Rain was falling when I awoke a few days ago. I lay on my floor, tangled up in a sleeping bag and a light blanket, slipping in and out of consciousness, listening to the soft roar of the rain, and remembering.
The sound of the rain took me back to the jungles near Shell Mera, the town famous for Operation Auca and the brave men who lost their lives for the Gospel of Christ. When we lived in Ecuador, my family and I vacationed in a cabin with a corrugated metal roof. The rain thundered when it fell. I drank tea made from fresh hierba luisa leaves, lay in a hammock, and read a book or played a video game as rain beat the metal roof like a titanic drum.
A few days ago, as I lay listening to the rain, I recalled the rainstorms that hit my grandparents’ home in Florida. Once, after a heavy rain, I saw a rainbow rising from the yard next to the house where my family and I were staying. The rainbow disappeared when I got too close, but I was able to pinpoint more or less where it touched the earth. There was no pot of gold, but it was still exciting.
I was once privileged to visit the Galápagos Islands for my high school biology class. (Being a missionary kid has its perks!) As my classmates and I snorkeled in a rocky bay in a small island, a squall swept over us: driving sheets of warm rain that limited visibility to about fifteen or twenty feet. (It didn’t help that I wasn’t wearing my glasses at the time.) I treaded water, looking in all directions, seeing only water, hearing only the rain. It was one of the most magical moments of my life.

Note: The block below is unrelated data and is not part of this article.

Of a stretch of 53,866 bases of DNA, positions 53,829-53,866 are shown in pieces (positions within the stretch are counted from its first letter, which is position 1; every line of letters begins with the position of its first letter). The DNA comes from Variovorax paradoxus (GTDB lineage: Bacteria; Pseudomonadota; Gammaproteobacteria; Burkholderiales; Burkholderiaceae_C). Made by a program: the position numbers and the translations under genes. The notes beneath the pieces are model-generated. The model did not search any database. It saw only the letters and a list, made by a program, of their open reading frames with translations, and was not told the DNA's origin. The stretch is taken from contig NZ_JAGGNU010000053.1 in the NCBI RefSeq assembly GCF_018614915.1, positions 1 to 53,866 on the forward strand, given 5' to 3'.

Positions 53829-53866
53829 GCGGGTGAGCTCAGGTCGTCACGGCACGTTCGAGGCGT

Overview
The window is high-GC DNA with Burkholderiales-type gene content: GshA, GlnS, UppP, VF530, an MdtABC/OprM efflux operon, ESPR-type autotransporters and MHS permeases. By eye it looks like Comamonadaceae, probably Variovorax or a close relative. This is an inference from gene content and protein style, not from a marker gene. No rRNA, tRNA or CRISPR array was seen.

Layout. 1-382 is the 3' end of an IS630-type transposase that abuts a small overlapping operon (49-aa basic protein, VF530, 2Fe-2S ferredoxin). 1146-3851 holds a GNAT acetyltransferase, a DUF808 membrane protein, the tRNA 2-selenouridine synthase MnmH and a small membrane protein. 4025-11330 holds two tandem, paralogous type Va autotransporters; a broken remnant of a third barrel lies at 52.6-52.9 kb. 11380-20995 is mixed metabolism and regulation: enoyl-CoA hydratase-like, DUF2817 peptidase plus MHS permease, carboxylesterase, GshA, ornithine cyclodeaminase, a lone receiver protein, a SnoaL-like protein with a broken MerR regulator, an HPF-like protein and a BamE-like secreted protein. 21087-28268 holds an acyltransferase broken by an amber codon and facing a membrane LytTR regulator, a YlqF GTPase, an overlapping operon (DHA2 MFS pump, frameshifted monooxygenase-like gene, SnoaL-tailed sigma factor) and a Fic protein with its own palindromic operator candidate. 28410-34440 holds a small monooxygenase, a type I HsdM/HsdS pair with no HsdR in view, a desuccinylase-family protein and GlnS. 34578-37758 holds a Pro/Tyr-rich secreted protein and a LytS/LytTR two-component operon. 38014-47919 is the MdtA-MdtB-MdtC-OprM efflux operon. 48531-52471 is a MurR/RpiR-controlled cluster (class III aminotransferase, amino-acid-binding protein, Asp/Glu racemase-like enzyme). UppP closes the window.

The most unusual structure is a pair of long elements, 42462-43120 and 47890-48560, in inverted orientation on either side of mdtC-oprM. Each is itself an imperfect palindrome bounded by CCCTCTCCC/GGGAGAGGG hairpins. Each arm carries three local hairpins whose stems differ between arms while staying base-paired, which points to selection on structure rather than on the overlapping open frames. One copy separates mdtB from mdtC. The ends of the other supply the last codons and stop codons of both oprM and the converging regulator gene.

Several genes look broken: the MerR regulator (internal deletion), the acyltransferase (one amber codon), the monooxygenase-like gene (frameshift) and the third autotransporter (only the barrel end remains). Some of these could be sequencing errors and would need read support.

In Montevideo, where my parents now reside, rain is often preceded or followed by spectacular displays of lightning over the horizon. When the rain falls, it falls hard. I used to walk the dog in the rain—well, I used to try. My parents own a dachshund named Sam, known alternatively as Samwise, Samurai, or the Sam-pup. He doesn’t like getting wet, and he hates thunder. During my visits to Montevideo, I had to drag him outside by his leash when it rained. I loved the wet weather. The city blocks, lined with trees, seemed cleaner and lovelier when rain fell.
A few days ago, I lay awake and listened to the rain: remembering, reminiscing, and—if I may borrow my younger brother’s word—nostalgifying. I love the sound of rain. No matter where I go, the gentle roar of rain never changes.
It reminds me of a line from the Kingdom Hearts games. (Although the story of these games is ridiculous, it has many moments of disarming pathos.) In a touching scene, a character raised near the ocean becomes stranded on a dark, deserted island. He has no hope of escape. There is only an empty beach, jagged outcrops of black stone, gloomy fog, and the soft swish of waves. It’s a bleak place, but the castaway finds a shred of comfort.
“At least the waves sound the same.”
A few things in my life have never changed. I love looking up at the stars. I joke that my childhood home is a particular video game, but it’s not really a joke: The Legend of Zelda: Ocarina of Time has been more of a constant in my life than any place on earth.
Then there’s the sound of rain. In all these years, and in all these places, it has never changed. As I recently lay awake, I found myself thinking, “At least the rain sounds the same.”
Rain reminds me of the immutability and faithfulness of God. It exists in a state of constant motion, yet it never changes. Rain is beautiful, and it comforts me.
At any rate, it’s better than snow.